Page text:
Author: Paul Dechene

Paul Dechene is 5'10'' tall and he was born in a place. He's not there now. He's sitting in front of his computer writing his bio for this blog. He has a song stuck in his head. It's "Girl From Ipanema", thanks for asking. You can follow Paul on Twitter at @pauldechene and get live updates during city council meetings and other city events at @PDcityhall.

6 thoughts on “Anti-Vaccination Doc A Fraud”

  1. I don’t know, some of the practices in the vaccination industry are pretty sketchy. Companies are basically allowed to do their own QA. And I’ve read some of the stuff on his paper being “discredited” that is kind of sketchy too. I can see lots of half-assery on both sides of the broader issue of vaccination, and plenty of room for error and “getting the results we wanted” in ALL of the studies. I read something about the Amish not having any autism and also not having lots of people die from the diseases we vaccinate for these days. I think it is true that we over-vaccinate these days and thus prevent our immune system from evolving correctly, eventually ending up weaker than it would have been. Also I’ve heard that you may be better off long-term if you catch chicken pox (for example) instead of getting the vaccine. Same with measles, and the seasonal flu. I’ve even had a doctor recommend against the seasonal flu vaccine because it is almost always behind in the evolutionary / mutational cycle.
    But stuff like hepatitis? Yeah bring on the meds.

  2. “I think it is true that we over-vaccinate these days and thus prevent our immune system from evolving correctly, eventually ending up weaker than it would have been.”

    Well, I think that’s a robustly inane statement.

  3. Anonymous dude #2: You need to purge your bookmarks of all those quack websites.

    That Amish and autism thing is nonsense. Utter crap. First of all, many Amish communities do vaccinate their kids. Second, autism rates in Amish communities are the same as everywhere else. Stories to the contrary have been spread around by discredited bunk-peddlers like Dan Olmstead (of “Age of Autism” infamy). But guys like him like to point to folksy, true-sounding stories like “oh, the old-timey wisdom of the Amish is all you need to keep you healthy” because it bolsters their claims.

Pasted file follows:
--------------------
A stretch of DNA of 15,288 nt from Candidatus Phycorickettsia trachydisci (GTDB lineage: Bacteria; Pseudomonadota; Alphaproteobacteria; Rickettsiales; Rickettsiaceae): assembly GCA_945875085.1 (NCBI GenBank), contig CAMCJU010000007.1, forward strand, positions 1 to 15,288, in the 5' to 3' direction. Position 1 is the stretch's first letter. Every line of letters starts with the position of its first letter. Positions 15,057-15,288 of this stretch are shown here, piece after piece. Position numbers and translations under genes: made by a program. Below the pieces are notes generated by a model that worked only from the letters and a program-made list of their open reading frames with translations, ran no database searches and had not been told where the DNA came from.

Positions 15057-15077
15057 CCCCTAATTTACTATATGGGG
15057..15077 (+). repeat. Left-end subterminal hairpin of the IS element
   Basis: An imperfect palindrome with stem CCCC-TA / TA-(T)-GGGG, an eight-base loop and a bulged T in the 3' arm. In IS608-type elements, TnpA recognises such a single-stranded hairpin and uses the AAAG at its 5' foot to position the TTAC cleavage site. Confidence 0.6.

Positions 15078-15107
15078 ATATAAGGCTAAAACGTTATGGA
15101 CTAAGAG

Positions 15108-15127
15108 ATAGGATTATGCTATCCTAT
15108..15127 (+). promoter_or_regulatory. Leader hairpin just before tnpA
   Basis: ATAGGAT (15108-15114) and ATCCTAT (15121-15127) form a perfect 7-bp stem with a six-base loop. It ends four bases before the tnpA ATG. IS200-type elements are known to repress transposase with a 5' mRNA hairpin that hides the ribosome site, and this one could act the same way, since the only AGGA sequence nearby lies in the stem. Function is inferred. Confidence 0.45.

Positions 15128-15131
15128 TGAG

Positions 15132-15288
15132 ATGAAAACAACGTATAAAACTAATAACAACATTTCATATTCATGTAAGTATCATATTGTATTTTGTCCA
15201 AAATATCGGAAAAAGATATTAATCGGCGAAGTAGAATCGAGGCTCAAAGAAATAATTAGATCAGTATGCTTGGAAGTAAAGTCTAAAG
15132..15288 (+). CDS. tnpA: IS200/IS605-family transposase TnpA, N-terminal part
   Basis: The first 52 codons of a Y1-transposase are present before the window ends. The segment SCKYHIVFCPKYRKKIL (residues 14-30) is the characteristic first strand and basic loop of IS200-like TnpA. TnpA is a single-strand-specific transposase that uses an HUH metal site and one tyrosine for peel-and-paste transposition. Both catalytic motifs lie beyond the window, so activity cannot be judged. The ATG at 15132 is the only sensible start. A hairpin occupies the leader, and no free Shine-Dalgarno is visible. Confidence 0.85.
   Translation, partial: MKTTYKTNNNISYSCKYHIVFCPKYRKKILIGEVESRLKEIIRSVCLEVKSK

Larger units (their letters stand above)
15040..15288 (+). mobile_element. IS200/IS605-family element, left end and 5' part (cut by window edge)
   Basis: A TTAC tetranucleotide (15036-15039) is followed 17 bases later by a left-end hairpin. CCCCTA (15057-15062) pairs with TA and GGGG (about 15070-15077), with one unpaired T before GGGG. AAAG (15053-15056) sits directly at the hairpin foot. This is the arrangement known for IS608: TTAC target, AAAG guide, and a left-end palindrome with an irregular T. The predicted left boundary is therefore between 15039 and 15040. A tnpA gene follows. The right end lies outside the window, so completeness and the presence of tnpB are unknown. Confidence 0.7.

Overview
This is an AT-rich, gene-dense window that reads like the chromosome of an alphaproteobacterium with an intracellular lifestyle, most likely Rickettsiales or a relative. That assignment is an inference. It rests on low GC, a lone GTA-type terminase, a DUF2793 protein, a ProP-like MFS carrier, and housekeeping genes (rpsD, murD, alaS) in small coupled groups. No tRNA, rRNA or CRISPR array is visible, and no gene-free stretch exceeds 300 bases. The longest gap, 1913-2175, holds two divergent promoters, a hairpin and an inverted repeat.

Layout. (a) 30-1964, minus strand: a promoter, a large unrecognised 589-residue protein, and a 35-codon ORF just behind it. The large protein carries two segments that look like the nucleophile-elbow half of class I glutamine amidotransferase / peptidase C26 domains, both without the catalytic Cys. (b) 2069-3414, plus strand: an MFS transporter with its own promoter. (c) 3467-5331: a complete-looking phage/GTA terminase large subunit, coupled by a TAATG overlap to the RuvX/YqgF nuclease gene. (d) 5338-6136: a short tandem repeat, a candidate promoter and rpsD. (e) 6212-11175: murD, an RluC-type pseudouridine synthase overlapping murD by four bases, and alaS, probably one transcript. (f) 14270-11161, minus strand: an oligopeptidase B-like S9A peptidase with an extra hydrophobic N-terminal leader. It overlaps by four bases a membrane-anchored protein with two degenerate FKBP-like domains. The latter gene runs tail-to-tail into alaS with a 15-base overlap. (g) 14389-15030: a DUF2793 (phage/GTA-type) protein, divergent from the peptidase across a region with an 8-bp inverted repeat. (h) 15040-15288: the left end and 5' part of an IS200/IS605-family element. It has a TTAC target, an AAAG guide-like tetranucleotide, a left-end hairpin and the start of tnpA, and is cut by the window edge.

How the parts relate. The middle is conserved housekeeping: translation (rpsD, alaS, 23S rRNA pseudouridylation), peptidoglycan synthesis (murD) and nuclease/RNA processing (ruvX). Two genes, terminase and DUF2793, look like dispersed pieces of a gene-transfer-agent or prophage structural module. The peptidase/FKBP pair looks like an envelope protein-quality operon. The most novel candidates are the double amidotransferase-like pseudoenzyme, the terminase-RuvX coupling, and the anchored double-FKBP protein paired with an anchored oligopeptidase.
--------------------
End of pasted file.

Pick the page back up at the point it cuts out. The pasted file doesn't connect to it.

As for the rest of your comment, it’s similarly wrongheaded. Study after study has confirmed that vaccination programs have made us healthier. And because large numbers of people have stopped getting their kids immunized, many really nasty diseases are becoming problems again.

    Maybe you’ve “heard” differently. But I’d rather trust the scientists and doctors I’ve read, thanks very much.

  4. my uncle read that study and didn’t get vaccinated against rabies and he got bit and he died. he ran a dogfighting business.

  5. You know, I started looking into the “vaccination can be harmful” thing to try to find evidence to reject the argument. But the more I read the more I found that actually SUPPORTS the argument, or at least casts vaccination as a practice that is not infallible or completely safe. I believe in science OK? This is not simply a black-and-white issue of “if you believe in science then you must believe that ALL vaccines are safe AND effective”. Science is about experimentation, studying data, coming up with a model that seems to work, and then doing the whole thing over and over again. “Studies show” convinces me of nothing…. what’s in the study? What did they miss? What is an acceptable margin for error? It scares the shit out of me what passes as “science” sometimes.